Welcome back to the Healing Pain Podcast with Saurab Sharma
Thanks for joining me. We’ll be talking about effective pain management in low and middle-income countries. I had touched base on this topic with Dr. Felipe Reis. He’s a physical therapist and a researcher in Brazil, where we discussed initiatives for improving pain education in developing countries. I realized at that moment it was such an important topic that I wanted to reach out across the globe and find other professionals, other physiotherapists and other health professionals that are working on safe and effective pain management in low and middle-income countries. You may think to yourself, “I don’t live in a low-income area. I don’t live in a country that’s developing,” but many of the social determinants of health that we grapple with in Western countries are also problems in developing countries. There’s something for all of us to learn about this topic.
As we work our way into this topic and we meet our expert guest, let me share a couple of bullet points with you about what’s happening with regard to pain management in low and middle-income countries. The first to note is that musculoskeletal pain disproportionately affects people these countries. About 20% of the general population of those countries experience chronic musculoskeletal pain. This estimate increases by 2 or 4 times among the working populations. It is the leading cause of disability in people between the ages of 50 to 70 years old. It’s the second-leading cause in people aged 70 or above. Joining us to discuss pain in low and middle-income countries is Saurab Sharma. He’s an assistant professor at Kathmandu University of Medical Sciences in Nepal, and also works at its affiliated hospital as a consultant musculoskeletal physiotherapist.
He is pursuing a PhD in researching pain at the University of Otago in New Zealand and his research aims to improve pain care in low and middle-income countries. Saurab is also providing a free white paper on this topic that you can download. It includes how we can strengthen health systems and respond to the burden of pain in low and middle-income countries and to support healthy aging. To download this free white paper, all you have to do is text the word, 1733 Download, to the number 44222, or you can open up a browser on your computer and type in the URL, www.IntegrativePainScienceInstitute.com/173download. Let’s begin and let’s meet Saurab Sharma.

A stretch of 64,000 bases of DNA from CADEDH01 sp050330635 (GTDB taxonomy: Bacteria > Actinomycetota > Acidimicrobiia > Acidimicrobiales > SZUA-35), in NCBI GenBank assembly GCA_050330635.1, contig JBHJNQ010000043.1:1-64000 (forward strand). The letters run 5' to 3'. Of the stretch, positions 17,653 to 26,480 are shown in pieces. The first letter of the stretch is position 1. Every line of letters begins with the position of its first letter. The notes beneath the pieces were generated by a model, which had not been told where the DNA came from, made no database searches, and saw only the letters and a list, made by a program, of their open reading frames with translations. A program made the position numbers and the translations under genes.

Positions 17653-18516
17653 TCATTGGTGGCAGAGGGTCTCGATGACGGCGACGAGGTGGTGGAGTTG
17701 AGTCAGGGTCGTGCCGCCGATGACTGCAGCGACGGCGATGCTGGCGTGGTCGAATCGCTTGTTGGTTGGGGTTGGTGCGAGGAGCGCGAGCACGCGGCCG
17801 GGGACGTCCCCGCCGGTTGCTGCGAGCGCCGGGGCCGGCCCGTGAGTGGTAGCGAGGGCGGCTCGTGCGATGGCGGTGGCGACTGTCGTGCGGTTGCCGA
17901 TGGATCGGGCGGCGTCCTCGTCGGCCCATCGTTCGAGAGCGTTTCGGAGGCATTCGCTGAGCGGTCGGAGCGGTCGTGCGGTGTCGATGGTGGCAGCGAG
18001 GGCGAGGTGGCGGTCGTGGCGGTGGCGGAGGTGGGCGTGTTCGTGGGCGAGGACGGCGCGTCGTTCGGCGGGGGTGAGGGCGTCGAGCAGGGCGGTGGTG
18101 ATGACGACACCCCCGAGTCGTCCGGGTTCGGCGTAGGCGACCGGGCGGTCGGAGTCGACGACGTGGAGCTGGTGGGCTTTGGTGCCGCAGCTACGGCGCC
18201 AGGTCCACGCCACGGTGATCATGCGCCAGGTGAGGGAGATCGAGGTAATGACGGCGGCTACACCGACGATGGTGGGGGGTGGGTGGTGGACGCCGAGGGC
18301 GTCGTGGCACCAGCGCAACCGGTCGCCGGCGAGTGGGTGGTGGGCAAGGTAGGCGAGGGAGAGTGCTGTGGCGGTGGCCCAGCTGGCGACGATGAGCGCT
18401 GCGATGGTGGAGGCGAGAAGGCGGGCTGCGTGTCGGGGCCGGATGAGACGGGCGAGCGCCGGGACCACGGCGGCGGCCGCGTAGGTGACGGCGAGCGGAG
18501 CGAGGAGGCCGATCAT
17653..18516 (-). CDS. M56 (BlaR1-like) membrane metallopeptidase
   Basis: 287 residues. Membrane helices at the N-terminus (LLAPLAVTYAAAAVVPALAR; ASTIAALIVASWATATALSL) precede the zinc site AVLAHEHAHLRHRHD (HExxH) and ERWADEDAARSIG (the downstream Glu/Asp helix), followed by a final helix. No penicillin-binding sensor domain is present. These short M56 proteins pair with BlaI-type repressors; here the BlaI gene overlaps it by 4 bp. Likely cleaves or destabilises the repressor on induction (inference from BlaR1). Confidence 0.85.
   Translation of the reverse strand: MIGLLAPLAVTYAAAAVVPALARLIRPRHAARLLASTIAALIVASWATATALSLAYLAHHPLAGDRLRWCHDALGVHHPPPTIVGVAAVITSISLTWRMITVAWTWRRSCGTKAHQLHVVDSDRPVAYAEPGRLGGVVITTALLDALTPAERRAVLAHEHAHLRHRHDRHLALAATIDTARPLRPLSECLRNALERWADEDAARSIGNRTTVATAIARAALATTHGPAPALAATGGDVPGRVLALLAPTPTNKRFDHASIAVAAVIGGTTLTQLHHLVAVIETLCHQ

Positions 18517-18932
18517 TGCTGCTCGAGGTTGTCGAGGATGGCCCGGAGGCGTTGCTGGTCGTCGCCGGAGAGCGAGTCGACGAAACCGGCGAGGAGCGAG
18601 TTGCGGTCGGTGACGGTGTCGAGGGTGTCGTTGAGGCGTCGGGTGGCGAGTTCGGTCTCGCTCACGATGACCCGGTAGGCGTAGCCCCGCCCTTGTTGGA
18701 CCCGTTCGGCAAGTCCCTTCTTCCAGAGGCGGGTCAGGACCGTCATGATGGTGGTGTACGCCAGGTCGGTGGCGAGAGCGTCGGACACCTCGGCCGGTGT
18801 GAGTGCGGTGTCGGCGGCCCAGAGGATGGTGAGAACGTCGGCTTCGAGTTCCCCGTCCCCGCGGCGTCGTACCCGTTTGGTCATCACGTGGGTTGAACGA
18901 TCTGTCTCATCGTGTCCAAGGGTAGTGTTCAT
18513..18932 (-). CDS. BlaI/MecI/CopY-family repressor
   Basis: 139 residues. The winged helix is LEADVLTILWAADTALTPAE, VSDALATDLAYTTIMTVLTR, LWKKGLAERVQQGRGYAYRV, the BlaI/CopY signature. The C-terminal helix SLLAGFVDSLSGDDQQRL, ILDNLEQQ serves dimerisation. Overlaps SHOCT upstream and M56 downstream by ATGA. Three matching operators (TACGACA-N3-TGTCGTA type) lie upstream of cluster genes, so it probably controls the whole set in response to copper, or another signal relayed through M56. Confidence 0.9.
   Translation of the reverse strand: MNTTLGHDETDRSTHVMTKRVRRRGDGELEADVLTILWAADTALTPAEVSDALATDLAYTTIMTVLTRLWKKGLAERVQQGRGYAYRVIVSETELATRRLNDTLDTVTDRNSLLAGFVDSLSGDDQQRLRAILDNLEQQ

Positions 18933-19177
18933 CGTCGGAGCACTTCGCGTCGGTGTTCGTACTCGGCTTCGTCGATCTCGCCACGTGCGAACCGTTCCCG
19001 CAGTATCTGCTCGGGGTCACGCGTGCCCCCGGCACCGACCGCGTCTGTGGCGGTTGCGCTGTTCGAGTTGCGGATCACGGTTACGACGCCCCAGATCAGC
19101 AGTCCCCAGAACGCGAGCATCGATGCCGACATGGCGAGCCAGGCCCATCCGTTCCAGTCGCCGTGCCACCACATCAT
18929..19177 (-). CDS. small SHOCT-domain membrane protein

Watch the episode here:
Pain Care In Low And Middle-Income Countries With Saurab Sharma
Saurab, welcome. It’s great to have you on.
Joe, it’s a pleasure. Thank you.
I know people are excited to hear all the great work that you’re doing in research in pain education. I know you practiced as a physiotherapist for a little while before you got involved in research. Tell us how or why you wanted to start to focus on pain education.
As a physio student in my undergraduate, I first experienced back pain, which was bad. I did not know that it could be bad and disabling. I could not stand. I was advised that I should not be bending or lifting or doing any manual or physical work. I did that. I was compliant for many years until I graduated and I learned about evidence-based practice. That was when I learned about a knowledge on pain science and guideline-based care. I realized how wrong I was. It’s not only me. Many people in India where I graduated have wrong beliefs about back pain and their knowledge about wrong type of management advising bedrest and low-value care. I thought education is one way to bring everyone on board with a contemporary knowledge of pain in science and updated knowledge or a guideline-based care on all the musculoskeletal problems. That’s how I got into pain.
It’s a common story. A lot of practitioners who work in the realm of pain, whether they’re physical therapists or other practitioners, have their own pain story, whether it’s their own personal pain story or potentially a family member or a friend. Tell us what you’re doing as far as research because you’re studying for your PhD.
The goal of my PhD is overall to improve assessment and management of being in Nepal and also to formulate a guideline or a pathway for other developing countries to incorporate high-value care for pain in Nepal or throughout. That’s the overall goal or aim of my PhD. Translating cross-culturally validating outcome is to assess pain and related factors. All the outcome is that are recommended by core outcome sets for back pain and chronic pain. I translated them into Nepalian and validated them so that it could be used in clinical trial. I developed being education material for Nepali. That’s using patients on stories and metaphors. I followed the principles of explained pain developed in Australia. What it means is I developed a curriculum for what people with low back pain should know about pain and used local patient stories and metaphors to explain pain to them and also incorporating guideline-based care for management of back pain.
Tell us about the burden of pain in Nepal.
It’s huge. It’s almost everyone else. Back pain is the number one cause of years lived with disability in Nepal and other pain-related problems such as neck pain and other musculoskeletal problems such as osteoarthritis. These are also among the top ten burden. Problems such as diabetes, which is also associated with neuropathic pain, is one of the top ten burdens. Likewise, depression and anxiety, which can have cause and effect relationship are also in top ten. Pain is overall a big burden, but interestingly, there aren’t many studies on pain in Nepal. That’s what I thought. That’s when I conducted a scoping review of all literature on pain in Nepal of this since conception. That paper will be published in Pain Reports Journal, which is an open access journal of IASP. Pain is a big burden based on global burden of disease studies.
Can you share some of the early nuggets from that paper? I know you mentioned it’s not out yet and we’ll look out for that. I’ll share it on social media when it comes out, but maybe share some of the larger take home messages that you may have found.